Knowing where colors are found on the color wheel is just one step to understanding color theory. You must also understand practical applications of using color theory in your artworks and designs. Seldom are colors used as their pure hue. Most often, color combinations or color schemes, implore a variety of values and intensities of the colors used. For example, if you were to use a complementary color scheme of red and green, you might use pink and a darker green. Pink, you’ll recall is really the color red- a tint of red. It seems that beginning artists really struggle with this concept. It is hard for them to separate color and value. And understand that although related, color and value are different.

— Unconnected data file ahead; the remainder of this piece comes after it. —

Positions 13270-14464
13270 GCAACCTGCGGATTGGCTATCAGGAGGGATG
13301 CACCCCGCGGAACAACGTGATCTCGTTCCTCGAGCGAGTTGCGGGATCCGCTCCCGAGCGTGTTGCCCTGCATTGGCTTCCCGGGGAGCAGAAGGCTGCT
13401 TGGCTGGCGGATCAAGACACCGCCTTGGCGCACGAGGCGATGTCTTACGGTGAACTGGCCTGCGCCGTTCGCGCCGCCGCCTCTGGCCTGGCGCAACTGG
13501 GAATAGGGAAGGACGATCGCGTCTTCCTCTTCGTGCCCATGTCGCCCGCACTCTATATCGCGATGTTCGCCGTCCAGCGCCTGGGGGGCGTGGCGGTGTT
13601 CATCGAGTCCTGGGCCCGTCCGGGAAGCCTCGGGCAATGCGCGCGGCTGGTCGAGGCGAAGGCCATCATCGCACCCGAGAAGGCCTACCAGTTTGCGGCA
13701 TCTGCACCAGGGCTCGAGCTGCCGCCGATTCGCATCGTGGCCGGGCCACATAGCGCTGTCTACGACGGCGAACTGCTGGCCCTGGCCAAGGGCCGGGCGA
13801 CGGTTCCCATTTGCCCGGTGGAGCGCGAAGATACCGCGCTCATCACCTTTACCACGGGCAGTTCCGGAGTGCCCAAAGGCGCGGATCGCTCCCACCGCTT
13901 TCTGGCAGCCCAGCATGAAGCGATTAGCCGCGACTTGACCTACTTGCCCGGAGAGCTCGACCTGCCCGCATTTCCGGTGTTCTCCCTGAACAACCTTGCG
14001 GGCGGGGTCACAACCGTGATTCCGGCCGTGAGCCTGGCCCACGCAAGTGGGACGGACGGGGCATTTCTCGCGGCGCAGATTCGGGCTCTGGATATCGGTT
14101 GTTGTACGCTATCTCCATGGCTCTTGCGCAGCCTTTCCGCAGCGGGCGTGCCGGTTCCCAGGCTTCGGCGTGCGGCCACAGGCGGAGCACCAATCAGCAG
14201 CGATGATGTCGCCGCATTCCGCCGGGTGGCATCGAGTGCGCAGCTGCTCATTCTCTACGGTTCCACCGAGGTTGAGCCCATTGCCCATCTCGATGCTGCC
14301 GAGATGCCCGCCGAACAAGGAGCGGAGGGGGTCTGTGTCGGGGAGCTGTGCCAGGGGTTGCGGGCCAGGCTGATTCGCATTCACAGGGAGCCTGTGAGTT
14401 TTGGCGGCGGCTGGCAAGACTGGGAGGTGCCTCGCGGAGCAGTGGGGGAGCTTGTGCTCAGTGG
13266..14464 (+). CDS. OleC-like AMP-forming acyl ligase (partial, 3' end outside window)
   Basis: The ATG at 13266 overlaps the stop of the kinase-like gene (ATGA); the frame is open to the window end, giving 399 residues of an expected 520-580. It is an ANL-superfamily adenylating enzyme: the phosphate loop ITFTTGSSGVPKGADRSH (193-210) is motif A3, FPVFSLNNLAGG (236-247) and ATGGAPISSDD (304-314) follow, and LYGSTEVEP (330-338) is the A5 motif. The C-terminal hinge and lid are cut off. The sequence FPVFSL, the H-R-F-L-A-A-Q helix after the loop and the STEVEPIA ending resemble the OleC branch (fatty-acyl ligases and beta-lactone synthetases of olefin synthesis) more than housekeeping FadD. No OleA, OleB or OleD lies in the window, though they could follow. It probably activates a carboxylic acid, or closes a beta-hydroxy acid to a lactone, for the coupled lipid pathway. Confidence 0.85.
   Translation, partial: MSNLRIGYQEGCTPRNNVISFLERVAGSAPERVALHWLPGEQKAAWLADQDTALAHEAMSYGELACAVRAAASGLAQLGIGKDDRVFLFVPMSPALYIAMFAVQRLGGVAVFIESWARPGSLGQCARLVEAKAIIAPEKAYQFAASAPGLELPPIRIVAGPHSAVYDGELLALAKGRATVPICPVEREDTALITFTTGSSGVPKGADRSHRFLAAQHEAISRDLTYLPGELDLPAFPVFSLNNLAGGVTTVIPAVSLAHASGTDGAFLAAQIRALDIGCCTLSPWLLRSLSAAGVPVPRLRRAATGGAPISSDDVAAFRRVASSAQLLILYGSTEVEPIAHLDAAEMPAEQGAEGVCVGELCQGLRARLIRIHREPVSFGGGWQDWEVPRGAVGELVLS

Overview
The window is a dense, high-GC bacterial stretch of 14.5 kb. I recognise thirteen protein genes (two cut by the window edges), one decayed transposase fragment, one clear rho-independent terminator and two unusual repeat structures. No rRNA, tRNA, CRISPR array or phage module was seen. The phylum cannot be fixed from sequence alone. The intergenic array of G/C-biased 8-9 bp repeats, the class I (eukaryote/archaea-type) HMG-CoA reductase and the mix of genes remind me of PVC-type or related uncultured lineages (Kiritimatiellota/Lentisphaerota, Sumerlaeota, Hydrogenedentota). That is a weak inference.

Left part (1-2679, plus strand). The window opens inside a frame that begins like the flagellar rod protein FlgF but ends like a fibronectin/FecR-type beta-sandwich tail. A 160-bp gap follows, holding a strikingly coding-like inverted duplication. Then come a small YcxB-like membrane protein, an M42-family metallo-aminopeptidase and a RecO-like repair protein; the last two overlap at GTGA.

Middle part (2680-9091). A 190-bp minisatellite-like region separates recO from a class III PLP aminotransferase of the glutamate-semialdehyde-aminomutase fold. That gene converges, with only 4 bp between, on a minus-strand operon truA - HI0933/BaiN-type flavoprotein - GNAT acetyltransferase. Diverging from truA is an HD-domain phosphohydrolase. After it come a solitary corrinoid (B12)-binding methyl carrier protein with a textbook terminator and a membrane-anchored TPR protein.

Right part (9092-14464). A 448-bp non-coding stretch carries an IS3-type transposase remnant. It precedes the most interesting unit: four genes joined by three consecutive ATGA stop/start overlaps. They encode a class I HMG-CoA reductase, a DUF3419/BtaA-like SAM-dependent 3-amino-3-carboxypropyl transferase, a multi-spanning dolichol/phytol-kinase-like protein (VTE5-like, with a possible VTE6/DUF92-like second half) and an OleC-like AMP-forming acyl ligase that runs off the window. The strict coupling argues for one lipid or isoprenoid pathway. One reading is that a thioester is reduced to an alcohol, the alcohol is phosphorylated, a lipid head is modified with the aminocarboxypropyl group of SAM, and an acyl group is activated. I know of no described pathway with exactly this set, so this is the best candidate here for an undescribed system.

To better help my students understand the relationship between color and value, I decided to create a color wheel chart that demonstrates different values. I put each range of value for each specific color at it’s native location on the color wheel. This helped the students to see the color but also understand that each color also has a range of value. To see some of the other color wheel charts I created, visit color wheel charts for teacher and students.
Feel free to download this color wheel chart and use it for yourself or with your students. (Just click on the image, then right click, save as.)